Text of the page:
For all students, attending school is a fundamental part of life, a necessity in preparing us for experiences in years to come, product of the hours upon hours of often arduous exercises and experiences spent inside a classroom. Many have suggested that with numerous technological breakthroughs, and a significant rise in the opportunities offered in the education of today’s day and age, students are becoming increasingly more prepared for latter stages in their life. But is this development evolving at too slow of a rate? Does today’s education system effectively prepare students for the real world?
Ultimately, what good is learning if students don’t use this knowledge learned at school later on in life? It is evident that many parts of learning that students put meticulous time into mastering, with intention of benefiting them later on into adulthood, are simply inaccessible. An experiment by German psychologist, Ebbinghaus, revealed that students forget up to 95% of what they learn in school after just three days.
Nonetheless, it is debatable that forgetting this content is not to the detriment of pupils; the vast majority of content pupils are educated on is in fact irrelevant to the world we live in.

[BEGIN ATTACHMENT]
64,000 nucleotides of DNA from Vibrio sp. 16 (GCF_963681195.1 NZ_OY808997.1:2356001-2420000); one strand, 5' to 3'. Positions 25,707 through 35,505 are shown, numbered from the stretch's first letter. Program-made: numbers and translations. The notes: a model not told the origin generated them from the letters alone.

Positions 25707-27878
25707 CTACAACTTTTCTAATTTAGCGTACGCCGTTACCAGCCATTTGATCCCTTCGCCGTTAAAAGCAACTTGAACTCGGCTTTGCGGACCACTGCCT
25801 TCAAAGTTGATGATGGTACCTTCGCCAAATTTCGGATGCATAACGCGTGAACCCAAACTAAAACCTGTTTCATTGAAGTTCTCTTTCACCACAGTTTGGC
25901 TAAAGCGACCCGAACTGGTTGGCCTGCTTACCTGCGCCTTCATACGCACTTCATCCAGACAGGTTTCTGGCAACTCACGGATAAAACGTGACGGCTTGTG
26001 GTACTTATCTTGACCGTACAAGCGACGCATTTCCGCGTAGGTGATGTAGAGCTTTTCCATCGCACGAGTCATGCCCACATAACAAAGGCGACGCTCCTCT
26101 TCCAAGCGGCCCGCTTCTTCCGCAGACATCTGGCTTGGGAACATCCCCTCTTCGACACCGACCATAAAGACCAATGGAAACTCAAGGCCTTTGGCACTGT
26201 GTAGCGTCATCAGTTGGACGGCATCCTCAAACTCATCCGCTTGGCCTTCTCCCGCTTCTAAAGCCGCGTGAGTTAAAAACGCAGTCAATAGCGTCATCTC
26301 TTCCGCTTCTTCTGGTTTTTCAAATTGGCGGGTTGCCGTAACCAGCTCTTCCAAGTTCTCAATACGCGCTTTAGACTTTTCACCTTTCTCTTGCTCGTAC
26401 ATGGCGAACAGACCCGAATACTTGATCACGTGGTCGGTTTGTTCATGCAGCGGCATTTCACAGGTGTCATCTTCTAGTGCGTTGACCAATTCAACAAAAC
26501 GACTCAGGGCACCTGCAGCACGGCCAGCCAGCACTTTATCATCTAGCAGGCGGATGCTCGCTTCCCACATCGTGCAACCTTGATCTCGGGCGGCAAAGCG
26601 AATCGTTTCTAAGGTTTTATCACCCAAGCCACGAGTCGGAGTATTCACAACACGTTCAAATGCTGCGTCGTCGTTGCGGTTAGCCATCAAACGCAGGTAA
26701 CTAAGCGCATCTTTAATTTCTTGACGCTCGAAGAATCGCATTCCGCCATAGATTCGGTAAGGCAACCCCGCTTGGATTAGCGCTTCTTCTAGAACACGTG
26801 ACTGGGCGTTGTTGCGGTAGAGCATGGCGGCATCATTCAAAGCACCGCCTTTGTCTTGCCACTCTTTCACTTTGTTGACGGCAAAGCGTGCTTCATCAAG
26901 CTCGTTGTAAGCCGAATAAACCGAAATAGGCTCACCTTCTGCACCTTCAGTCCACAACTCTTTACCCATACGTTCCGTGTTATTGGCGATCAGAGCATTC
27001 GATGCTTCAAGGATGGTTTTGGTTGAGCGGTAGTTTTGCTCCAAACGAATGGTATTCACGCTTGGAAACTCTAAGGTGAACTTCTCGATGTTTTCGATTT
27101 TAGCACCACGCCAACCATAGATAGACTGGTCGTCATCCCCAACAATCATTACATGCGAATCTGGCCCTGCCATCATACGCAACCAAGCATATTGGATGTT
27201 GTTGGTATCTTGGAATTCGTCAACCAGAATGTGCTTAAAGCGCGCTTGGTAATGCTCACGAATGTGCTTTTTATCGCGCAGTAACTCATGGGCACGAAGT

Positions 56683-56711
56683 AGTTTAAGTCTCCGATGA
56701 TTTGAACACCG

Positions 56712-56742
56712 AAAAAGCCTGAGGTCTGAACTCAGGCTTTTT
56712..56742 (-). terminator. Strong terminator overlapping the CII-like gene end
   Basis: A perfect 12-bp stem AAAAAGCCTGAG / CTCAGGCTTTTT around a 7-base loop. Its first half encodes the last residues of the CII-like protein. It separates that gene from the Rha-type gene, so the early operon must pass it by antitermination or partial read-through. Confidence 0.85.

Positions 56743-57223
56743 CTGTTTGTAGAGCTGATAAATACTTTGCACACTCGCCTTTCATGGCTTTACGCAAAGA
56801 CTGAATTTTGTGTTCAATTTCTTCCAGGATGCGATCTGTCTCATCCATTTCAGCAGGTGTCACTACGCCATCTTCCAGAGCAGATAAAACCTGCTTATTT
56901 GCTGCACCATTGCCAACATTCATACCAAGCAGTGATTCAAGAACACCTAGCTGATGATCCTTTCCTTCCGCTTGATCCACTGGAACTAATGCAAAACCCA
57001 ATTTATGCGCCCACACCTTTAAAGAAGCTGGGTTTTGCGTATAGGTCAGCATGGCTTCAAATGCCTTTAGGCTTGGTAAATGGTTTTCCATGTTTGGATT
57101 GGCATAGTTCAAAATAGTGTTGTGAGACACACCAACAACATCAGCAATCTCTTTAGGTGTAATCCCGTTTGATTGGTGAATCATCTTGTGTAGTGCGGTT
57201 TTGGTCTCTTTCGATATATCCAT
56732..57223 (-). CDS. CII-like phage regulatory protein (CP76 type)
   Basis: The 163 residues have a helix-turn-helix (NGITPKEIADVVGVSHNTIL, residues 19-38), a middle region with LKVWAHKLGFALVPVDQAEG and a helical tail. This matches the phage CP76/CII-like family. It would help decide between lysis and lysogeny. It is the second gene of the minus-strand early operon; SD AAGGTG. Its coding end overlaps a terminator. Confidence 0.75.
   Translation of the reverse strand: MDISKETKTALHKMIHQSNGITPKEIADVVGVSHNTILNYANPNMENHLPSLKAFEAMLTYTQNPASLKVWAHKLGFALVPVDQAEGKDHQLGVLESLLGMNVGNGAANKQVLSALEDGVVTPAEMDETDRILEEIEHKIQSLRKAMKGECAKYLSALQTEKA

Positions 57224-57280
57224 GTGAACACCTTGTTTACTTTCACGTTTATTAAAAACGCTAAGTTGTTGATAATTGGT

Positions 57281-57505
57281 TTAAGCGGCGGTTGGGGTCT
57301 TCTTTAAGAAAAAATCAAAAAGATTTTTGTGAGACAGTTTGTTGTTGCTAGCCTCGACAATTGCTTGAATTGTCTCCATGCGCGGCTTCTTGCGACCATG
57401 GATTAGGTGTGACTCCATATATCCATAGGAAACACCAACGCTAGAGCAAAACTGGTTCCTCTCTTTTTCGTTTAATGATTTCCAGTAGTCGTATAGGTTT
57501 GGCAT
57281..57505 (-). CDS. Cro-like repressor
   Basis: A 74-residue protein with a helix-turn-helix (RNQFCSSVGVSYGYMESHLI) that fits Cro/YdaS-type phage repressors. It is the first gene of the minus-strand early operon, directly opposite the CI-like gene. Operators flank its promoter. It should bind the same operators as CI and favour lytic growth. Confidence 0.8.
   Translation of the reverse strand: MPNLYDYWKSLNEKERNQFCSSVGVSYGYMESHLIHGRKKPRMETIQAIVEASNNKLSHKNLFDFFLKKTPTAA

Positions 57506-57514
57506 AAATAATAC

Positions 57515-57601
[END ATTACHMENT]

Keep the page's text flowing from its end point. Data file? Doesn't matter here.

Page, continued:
This is because the world revolves around money.
A student’s knowledge in the field of business and finance is not enriched until the penultimate years of secondary education. Business and finance skills are essential in every adult’s day-to-day life, whereas other subjects that are prioritised many a time are disputably frivolous and far from necessary.
In a standard Dartford Grammar School week for Year 7s, students spend 150 minutes enrolled in Maths lessons despite there being only 80,000 mathematicians worldwide, roughly 1% of the population according to MathOverflow.
However, according to Salary.com, of the ten most populous jobs worldwide, only one of the listed occupations is educated to students at any point in their education period, this being accounting.
Furthermore, the existing schooling system fails to educate pupils in several imperative areas crucial to a successful transition period of youth to adulthood, such as; negotiation skills, taxation, budgeting and investment skills, basic cooking skills and straightforward survival skills.
But, with a rise in prioritisation in one area comes a deficiency of prioritisation in another. There would undoubtedly be a multitude of different teaching organisations that would be very reluctant in letting go of traditional subjects of learning that they regard as valuable to every student’s education. For example, subject areas of focus such as Shakespeare or calculus are often considered indispensable in the nationwide curriculum.